from wit and whistle
 
The card was from Wit and Whistle. Isn’t it adorable?
 
I grabbed my accuquilt and proceeded to cut hexies. 
The die has three different sizes, so I could play with various colors and sizes.
I sewed all of these together by machine. It was soo much fun.
Now, I am just trying to decide whether to keep it simple
 or add some of the smaller 
hexies as layers on top. 
Oh the possibilities.

Too Early for Candy Corn?

At moda we initiated a staff challenge.
We were designing some basic 12 pack patterns using Bella solids. These patterns were designed as”blueprints”. No color, just let your imagination decide.
 To test the process, several of the office staff jumped in to take the color challenge.
I choose Peaks as my quilt pattern. 
It was selected to be featured in the current issue of QUILT, April/May 2013. 
They called it Candy Corn because that is exactly what it looks like.
Working with all solids is not just for the Amish. 
However, it was a bit of a challenge for me. 
I learned to quilt in the days of muslin backgrounds and little tiny brown calicos. 
I was taught solids were not forgiving.
 My quilting teacher would say, “If your points don’t match it will really jump out,
so stay clear of solids.” This is the same teacher that wouldn’t let me use plaids.
EGADS!
Thank goodness time has changed and we have so many more fabric options. 
30 years later and we probably have too many options. 
How does one decide?
If you want to take on a solid project but are not sure that you may be breaking the 
“color wheel code” 
of using primary, secondary or complementary 
colors effectively, do this.
Pick your absolutely favorite fabric with TONS of colors. 
Choose your absolutely fav fabric. Pick solids that match the print. 
Remove the print fabric and you will have the perfect combination of solids.
You will need 12 fat quarters and a background.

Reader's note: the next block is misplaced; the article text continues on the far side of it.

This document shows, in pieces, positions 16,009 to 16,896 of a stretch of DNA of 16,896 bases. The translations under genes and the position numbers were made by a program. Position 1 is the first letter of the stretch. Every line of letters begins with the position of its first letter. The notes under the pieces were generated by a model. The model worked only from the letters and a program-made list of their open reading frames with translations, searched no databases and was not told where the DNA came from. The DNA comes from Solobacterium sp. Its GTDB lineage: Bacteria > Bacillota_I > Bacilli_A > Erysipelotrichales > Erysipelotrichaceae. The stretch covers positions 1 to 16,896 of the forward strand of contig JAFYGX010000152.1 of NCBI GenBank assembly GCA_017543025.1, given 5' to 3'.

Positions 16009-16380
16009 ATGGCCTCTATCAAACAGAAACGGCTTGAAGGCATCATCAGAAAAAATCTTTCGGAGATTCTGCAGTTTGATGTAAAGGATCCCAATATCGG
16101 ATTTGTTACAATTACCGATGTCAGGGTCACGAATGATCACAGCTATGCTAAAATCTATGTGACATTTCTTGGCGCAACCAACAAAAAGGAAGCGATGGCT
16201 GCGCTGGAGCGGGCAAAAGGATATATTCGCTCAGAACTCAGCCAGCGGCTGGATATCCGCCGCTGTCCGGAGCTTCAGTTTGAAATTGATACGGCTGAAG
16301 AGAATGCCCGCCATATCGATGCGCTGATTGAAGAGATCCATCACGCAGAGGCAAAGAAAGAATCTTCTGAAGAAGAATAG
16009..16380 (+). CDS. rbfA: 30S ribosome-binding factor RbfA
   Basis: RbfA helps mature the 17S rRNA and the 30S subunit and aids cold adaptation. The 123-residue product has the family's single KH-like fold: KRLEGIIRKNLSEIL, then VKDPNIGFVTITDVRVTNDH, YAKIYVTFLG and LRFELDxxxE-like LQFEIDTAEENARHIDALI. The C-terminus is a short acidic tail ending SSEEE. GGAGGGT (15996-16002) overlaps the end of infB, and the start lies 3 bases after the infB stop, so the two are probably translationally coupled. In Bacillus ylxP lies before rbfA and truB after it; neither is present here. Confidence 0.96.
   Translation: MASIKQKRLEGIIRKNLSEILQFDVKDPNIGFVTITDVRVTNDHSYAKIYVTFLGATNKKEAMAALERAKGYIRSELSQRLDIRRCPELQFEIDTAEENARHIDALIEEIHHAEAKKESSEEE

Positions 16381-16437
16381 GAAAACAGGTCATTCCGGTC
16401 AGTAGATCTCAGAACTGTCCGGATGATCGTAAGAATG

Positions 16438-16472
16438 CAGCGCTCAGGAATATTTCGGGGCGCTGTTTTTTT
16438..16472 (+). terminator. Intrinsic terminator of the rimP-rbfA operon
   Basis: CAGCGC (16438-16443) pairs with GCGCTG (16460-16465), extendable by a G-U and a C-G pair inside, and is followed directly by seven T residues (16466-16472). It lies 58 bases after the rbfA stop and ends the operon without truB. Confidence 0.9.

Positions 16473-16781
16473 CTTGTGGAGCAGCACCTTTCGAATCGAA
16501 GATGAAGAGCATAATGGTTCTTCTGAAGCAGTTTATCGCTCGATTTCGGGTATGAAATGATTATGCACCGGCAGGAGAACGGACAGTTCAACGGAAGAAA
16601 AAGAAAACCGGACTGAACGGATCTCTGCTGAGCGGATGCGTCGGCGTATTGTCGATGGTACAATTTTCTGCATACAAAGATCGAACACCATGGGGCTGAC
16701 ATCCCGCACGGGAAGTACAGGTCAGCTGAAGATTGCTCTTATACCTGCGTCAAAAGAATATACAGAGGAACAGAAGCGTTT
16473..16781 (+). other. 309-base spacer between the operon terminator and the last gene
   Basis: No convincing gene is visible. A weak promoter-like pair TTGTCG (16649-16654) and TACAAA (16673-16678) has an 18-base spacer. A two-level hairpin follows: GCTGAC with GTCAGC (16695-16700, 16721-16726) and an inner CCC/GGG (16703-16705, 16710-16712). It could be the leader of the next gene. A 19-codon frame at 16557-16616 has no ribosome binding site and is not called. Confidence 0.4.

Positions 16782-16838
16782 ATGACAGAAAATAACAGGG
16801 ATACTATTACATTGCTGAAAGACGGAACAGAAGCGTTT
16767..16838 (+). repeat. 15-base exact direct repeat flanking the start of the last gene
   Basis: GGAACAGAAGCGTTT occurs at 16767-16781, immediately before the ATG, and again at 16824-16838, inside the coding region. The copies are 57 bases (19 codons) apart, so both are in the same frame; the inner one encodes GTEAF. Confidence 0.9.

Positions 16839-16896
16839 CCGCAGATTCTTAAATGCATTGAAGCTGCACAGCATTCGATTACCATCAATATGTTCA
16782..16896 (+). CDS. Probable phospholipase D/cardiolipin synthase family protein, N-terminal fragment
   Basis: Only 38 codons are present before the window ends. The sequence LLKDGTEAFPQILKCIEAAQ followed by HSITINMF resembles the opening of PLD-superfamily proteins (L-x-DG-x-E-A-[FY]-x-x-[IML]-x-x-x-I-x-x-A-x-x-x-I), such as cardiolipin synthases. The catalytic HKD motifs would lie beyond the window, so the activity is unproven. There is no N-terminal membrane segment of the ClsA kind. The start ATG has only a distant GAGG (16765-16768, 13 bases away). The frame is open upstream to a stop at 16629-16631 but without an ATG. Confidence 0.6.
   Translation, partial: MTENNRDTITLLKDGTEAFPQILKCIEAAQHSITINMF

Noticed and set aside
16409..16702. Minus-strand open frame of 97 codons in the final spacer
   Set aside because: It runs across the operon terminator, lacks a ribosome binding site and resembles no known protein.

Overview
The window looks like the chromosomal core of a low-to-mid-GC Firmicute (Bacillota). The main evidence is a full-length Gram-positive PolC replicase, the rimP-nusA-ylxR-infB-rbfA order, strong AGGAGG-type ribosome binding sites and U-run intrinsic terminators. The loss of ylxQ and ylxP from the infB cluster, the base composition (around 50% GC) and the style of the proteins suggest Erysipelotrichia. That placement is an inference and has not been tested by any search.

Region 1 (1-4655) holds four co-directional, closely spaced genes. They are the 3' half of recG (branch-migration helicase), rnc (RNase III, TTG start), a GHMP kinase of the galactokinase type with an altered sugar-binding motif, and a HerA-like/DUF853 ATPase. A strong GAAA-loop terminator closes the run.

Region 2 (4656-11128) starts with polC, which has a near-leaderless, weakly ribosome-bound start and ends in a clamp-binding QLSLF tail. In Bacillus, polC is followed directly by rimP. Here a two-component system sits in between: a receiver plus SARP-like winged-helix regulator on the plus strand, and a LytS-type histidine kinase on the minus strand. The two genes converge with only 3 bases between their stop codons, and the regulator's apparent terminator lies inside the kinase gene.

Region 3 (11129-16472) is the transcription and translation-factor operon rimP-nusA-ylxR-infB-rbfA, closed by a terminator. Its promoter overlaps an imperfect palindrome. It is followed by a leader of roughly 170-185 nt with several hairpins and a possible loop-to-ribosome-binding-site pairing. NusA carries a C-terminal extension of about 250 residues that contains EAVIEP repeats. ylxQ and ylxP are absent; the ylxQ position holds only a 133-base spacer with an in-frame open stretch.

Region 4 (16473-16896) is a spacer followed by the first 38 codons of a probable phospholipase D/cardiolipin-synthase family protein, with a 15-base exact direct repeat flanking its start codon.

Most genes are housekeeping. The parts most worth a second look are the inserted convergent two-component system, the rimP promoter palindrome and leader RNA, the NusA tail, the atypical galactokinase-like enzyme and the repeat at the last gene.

Add a punch of color by using your colorful print as the back. 
I used a Zen Chic grey pindot as my binding. It was a bit unexpected. I love it!
I am so into oranges, greys and citrus colors that I 
didn’t mean for the quilt to look like candy corn.
 Okay, not really. 
This design would make adorable Christmas trees also.
Ask at your favorite store to see if they are offering 12 pack quilt projects.
Thanks, Maggi Honeyman for the quilting. You’re the greatest!

Emily’s baby quilt

It must be that time in my life. Everyone around me is having babies or grand babies. (Don’t get any idea, kids) My niece and nephew, Daniel & Emily Tardy are due to have her first child (we know it is a girl) next week. Their nursery has a light fabric with a wonderful big paisley full of greens and blues. I didn’t have any of the fabric to be able to match a quilt to, yet I trudged on. I love the Denyse Schmidt style of quilts, so I thought I would sew some wacky log cabin or something nice and graphic. Changed my mind mid stream. At market, Quiltsmart had a pattern to make an orange peel and I thought this design would be perfect. Viola!

Easy, easy. easy and fun! With quiltsmart the templates are printed on lightweight fusible interfacing. First cut the interfacing, sew them to the fabric pieces and turn like a pillow. The exposed side of the interfacing is fusible so no or little pinning is required. Iron it in place and sew it down with whatever method you prefer. You can leave the interfacing in or cut it out from the back side of the quilt. Viola! Viola! You may notice the petal shapes above have printed lines across the middle. For my baby quilt I wanted smaller petals than the quiltsmart interfacing featured. I reduced the shape 50% and traced it on to the interfacing. I only used a little bit of the interfacing for this project, so I will have plenty left to also make this quilt full size using scrappy prints.

Normally, you would sew these petals on to squares and then assemble the blocks. I didn’t want all the petals to line up (intentionally or not! ?) so I am appliqueing the petals on the background as a whole piece.
I am going to add the name and date running across the borders as soon as I know. So far,
I have (name goes here) Tardy, Feb (date) 2009 ready to applique as soon as I hear the news. Quilt it and ship it!!
NEWS JUST IN!
Savannah Lynn Tardy has been born. I’ve got to get to work on the borders.